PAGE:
If The Walls Could Talk. Pope villa. Lexington Kentucky. USA. October 2014.

Expanded Draught has been invited to collaborate in the creation of a large-scale installation in Henry Latrobe’s Pope villa in Lexington Kentucky USA in October 2014. This exhibition is in association with The Lexington Art League & the Bluegrass preservation trust.

Benjamin Henry Latrobe is known as the father of American architecture; Latrobe designed and collaborated on some of the USA’s most important structures, including the United States Capitol. Pope, a Kentucky lawyer and politician, and later Territorial Governor of Arkansas, worked closely with Latrobe on a proposal for vast internal improvements of Western America, including highways, bridges and canals. Pope commissioned the Villa in 1810. It is one of only three extant Latrobe buildings in the USA. It is of great importance socially and in terms of the visual cultural history of the USA.

The façade has been reconstructed; but the original interior architectural elements are scheduled to be restored over the coming years. The building is now at a unique stage in its historical development. Expanded Draught has secured the permission and opportunity to develop a series of artist responses through installations and residencies over the period of a month at the Villa. The contemporary visual response allow the citizens, communities of interest and audiences to develop an alternative public memory of the building and its meaning a new light in the time before it becomes preserved.

The project focuses on the notion of sequencing and on the particular order in which related events, movements or things follow each other. For this project 8 American artist with work with 7 Irish Artists in Lexington, the critical framework will be to respond to two dichotomous concepts of work and play presented in the house.  The Villa was designed to house both concepts seamlessly; designed for entertainment by its Masters a series of corridors sequestered working house slaves out of sight.  We have been given unprecedented access to peel back the layers, connecting the house’s history with its imagined future. Through the use of layered materials and ideas, we will control not only the path the viewer uses to navigate the house, but also how they see it. As with all our projects, while we work we will ask ourselves; who is this for, does it take in the public as an audience, and what would the neighbours say?  There we will begin our large-scale installation in Henry Latrobe’s Pope villa.  We will bring the house to life by creating a completely immersive experience for the viewer by creating a cohesive collaborative installation in which Pope Villa becomes the artwork and the participating artist are unified as one.


Expanded Draught members enjoy working together; we’re all artists and collectively speak the same language. We want to empower people we come in contact with to be involved creatively in our projects. Whether that means creating an immersive experience for the viewer, or formulating a plan to do a project that involves the audiences participation. At its core, Expanded draught helps to build a platform for creative human interaction. This allows us to invite the audience to participate. Our aim is to reawaken connections to everyday life and each other, and create large scale accessible projects. These projects encourage artist- audience interaction and diminish the physiological distance we place between one another. Expanded Draught persues projects that could not be realized by one individual artist. By utilizing all of our skills we can achieve much more than any one person could, and do so in shorter periods of time. For the Pope Villa project, we will bring the house to life by creating a completely immersive experience for the viewer. We will create a cohesive collaborative installation in which Pope Villa becomes the artwork and the participating artist are unified as one. Our collective goal is to rejuvenate Pope villa in a new and contemporary way before its preservation, allowing the locals and residents to view the building in a new light and bring the past back to life.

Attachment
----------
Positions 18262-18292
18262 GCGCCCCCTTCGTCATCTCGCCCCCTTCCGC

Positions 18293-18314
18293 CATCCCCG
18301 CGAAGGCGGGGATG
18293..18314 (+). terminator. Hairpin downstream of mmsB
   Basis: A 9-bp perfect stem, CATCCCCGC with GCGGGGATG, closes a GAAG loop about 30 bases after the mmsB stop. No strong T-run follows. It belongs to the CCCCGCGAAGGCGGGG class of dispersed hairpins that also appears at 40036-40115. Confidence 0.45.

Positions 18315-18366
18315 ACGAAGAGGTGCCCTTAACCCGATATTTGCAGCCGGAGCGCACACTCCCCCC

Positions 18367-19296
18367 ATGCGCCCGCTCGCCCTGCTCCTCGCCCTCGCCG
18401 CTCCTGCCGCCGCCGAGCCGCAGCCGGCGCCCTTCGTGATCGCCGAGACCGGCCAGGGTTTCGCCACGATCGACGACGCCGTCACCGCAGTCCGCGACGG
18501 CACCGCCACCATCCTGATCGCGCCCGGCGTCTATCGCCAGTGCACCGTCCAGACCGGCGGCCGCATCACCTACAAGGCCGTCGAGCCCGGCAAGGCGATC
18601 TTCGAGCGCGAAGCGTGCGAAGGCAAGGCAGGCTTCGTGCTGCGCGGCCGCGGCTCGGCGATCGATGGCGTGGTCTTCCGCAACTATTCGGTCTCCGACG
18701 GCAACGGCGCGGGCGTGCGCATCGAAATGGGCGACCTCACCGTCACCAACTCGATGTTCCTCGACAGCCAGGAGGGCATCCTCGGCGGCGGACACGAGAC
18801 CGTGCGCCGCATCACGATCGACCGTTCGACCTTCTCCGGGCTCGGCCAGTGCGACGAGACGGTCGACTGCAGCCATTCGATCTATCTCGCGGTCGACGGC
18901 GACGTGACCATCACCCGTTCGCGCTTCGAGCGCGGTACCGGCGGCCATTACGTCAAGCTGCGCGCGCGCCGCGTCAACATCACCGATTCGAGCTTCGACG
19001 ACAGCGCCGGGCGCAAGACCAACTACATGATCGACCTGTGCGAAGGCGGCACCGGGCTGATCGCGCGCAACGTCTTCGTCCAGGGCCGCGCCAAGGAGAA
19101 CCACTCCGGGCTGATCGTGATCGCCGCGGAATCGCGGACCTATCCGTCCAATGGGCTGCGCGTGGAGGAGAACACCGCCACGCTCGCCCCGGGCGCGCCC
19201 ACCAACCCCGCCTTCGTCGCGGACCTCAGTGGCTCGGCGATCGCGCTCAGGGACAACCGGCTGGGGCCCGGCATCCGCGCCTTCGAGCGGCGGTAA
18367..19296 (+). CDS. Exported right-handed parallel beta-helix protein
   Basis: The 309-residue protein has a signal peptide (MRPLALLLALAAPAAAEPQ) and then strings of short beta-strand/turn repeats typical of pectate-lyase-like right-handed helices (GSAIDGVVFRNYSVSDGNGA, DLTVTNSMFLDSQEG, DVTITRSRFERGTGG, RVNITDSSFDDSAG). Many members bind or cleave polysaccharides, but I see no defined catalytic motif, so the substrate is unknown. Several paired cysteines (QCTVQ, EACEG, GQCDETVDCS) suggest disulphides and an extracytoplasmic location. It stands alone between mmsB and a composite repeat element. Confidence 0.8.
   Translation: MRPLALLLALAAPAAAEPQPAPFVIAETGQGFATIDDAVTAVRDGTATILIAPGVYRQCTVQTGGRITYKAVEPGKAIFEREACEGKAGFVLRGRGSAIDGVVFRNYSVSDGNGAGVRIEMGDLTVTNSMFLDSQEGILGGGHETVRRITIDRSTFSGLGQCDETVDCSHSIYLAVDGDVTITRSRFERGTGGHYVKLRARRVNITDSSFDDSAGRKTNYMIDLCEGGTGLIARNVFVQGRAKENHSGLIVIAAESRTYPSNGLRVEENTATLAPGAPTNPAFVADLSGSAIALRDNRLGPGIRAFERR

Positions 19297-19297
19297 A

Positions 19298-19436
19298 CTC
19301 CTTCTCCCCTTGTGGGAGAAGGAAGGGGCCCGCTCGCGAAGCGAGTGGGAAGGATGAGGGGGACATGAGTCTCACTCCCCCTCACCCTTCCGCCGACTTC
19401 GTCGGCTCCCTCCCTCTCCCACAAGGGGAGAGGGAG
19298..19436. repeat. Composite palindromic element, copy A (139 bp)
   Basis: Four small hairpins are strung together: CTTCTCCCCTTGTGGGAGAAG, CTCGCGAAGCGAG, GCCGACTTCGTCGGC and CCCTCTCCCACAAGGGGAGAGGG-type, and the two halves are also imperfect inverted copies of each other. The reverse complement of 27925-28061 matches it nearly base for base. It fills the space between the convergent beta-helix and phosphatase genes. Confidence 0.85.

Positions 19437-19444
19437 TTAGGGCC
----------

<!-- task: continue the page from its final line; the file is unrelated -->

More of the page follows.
The blog (link above) is a tool to help us grow to know Pope Villa and in understanding its long and diverse history as well as its meaning within the community, This blog exists to begin the collection of Pope Villa’s stories. This is our first source of interaction with the space. We are asking you- the community to contribute memories, hand-me- down tales and musing of the house. Please add your stories to the box below or email us at expandeddraught@gmail.com. These stories will directly impact how we come to see the space and the artwork that inhabits it.

E-mail: expandeddraught@gmail.com

This project is in association with:

Lexington Art League http://www.lexingtonartleague.org/

Bluegrass Trust for Historic Preservation http://www.bluegrasstrust.org/

If the walls could talk story bank blog: http://expandeddraughtblog.wordpress.com/